Pat Gunn (dachte) wrote,
Pat Gunn

Art for Sake's Sake

Conflict: (Art: As communication V Art: As aesthetic exploration) - should we think less of art that has little or no communicative intent and is largely an exploration of aesthetics? What does it mean to have public support of arts - is it equivalent to providing a podium for people to speak about what they like? With that funding, are we concerned with advances in aesthetics or facilitating communication? Compare to times when sponsorship of the arts was done largely through patronage.. Position: providing means and funds for all types of expression is healthy for society. Means and funds for aesthetics are also important - unsure which is more important. Question: Is a work of art with little/no communicative intent necessarily not fine art? Are communicativity, the artesian/art divide, fine art/art/craft all orthogonal to each other as criteria for the field(s)?

Lightly related, I think it's unfortunate that efforts are taken to prevent skateboarding in public places - it seems to me that the damage done to surfaces are more than outweighed by the social interest in the happiness derived from skateboarding, and that if/when liability is a concern, adjustments to the legal regime are a more appropriate response (viewed outside the perspective of any single actor) than finding means to prevent the practice. Also lightly related, there should both be more public benches and greater effort made to remove beggars from public areas.

Pragmatic definitions in philosophy and law: All definitions are pragmatic on some level - they help us categorise and react to phonomena that share common characteristics. Important distinction: pragmatism on level of understanding (helps me think about X, X being the framework in which phonomenon Y occurs) versus definitions chosen for convenient conclusions reachable by their adoption (intent is critical and worth making guesswork based on the definitions - all definitions shape conclusions reachable). It may be necessary to do the latter in order to have a workable framework, but if it is, attention should be drawn to it as a conscious choice, so if appropriate it may be more easily challenged or at least acknowledged/explained. General hope: definitions should, when possible, derive most strongly from permitting coherence in a field (presuming coherence to be possible - it would be errant to use this to justify definitions that create or preserve coherence in subfields that are rubbish such as astrology (except possibly as thought experiments)) and less from practical concerns (even less so from public pressures and concerns like "what will people think"). When such definitions are necessary, they would ideally be marked using phrases like "for the function of this law/principle, we define term Y as such-and-such", or "we adopt philosophical framework Z to form a consistent underpinning for our legal/philosophical framework X and not necessarily on its own merits". Difficulty: Will people see such formulations as legitimate? Suggested answer: (Honesty and intellectual integrity in phrasing (not necessarily substance): more important than acceptibility).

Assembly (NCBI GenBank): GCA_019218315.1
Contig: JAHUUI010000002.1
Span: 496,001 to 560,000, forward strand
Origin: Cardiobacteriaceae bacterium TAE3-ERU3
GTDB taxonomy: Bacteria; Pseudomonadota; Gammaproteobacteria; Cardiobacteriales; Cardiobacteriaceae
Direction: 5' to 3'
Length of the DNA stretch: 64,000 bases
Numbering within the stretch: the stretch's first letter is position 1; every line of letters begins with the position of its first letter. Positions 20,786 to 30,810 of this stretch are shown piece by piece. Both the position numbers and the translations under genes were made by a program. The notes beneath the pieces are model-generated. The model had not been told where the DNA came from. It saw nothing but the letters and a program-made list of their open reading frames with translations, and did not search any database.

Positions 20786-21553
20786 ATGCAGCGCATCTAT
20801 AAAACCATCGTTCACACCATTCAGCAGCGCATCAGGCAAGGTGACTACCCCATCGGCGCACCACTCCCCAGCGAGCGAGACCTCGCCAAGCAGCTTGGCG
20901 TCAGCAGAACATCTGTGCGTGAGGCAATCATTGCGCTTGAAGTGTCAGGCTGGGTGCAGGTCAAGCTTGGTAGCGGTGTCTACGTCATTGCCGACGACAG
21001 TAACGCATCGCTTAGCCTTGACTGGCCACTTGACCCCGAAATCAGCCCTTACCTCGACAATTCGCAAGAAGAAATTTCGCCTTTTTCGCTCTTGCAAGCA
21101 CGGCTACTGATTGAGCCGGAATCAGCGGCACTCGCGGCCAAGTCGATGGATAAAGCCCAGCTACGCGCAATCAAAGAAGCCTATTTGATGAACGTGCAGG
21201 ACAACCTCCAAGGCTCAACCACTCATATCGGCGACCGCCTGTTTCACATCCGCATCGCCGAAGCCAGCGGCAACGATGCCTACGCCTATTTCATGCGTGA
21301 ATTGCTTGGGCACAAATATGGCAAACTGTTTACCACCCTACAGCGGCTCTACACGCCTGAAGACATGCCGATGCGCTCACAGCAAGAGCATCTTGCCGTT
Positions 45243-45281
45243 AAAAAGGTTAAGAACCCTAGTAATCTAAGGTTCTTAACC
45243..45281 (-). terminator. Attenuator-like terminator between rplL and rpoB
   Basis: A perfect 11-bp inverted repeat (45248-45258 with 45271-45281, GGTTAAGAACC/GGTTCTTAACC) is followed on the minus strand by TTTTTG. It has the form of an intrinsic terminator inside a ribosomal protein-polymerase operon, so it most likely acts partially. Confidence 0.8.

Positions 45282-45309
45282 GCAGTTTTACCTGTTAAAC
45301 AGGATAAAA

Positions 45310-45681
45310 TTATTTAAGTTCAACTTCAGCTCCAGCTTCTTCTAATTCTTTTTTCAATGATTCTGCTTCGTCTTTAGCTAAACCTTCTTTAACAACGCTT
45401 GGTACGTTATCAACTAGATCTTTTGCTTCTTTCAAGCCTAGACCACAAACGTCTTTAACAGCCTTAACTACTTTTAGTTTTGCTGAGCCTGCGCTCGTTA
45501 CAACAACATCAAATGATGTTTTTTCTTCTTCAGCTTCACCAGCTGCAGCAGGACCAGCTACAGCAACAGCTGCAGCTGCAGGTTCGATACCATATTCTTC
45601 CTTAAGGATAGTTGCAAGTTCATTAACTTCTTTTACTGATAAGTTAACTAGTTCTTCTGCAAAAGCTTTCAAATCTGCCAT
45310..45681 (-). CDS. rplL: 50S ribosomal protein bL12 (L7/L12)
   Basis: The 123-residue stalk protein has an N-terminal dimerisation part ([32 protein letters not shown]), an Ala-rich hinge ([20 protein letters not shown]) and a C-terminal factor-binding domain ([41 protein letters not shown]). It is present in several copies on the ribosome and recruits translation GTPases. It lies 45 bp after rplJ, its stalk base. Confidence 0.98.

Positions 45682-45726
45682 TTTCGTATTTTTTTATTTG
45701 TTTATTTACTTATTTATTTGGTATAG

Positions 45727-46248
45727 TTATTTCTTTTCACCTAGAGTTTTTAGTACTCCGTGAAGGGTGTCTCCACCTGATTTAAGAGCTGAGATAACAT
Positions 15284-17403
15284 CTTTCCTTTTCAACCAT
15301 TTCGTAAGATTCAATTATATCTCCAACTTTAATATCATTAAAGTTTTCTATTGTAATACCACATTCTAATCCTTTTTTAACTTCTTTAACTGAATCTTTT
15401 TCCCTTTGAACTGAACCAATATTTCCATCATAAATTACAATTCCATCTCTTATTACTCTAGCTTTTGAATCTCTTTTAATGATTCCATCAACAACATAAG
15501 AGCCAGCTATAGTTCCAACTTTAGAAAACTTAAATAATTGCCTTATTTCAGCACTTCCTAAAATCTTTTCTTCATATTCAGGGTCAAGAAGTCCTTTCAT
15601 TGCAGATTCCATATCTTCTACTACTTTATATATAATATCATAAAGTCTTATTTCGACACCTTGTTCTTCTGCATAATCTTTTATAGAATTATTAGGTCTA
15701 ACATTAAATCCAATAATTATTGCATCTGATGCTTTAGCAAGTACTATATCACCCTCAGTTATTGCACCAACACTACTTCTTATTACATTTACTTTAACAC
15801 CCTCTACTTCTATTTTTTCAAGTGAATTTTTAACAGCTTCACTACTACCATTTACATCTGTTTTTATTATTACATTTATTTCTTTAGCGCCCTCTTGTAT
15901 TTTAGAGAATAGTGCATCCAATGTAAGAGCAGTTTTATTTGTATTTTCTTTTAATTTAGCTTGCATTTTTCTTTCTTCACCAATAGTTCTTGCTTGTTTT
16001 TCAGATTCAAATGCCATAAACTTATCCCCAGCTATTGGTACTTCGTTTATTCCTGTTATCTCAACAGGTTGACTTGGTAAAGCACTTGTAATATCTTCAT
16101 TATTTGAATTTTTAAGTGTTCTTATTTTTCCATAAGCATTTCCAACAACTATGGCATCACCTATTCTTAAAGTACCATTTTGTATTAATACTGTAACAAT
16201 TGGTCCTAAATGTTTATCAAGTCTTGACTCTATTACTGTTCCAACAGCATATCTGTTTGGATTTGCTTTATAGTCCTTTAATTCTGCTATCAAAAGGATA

General comment: Issue with direct popular rule in forming legal framework (not a problem where established legal system provides a default framing for questions) - concern for consistency not necessarily there. Without considerable intellect and care by the masses (plus deep vision/understanding), resulting legal system would be grossly inconsistent and possibly abusable without a system whereby people could and would be consistently scouting for injustices. A different kind of lawyer/advocate/philosopher may be needed to keep such a system running, although it could in principle be done. Emotional nature of people may lead to deeper hatred of such people than lawyers, especially if tendency to lynch is not stomped out first.

Tags: philosophy, politics

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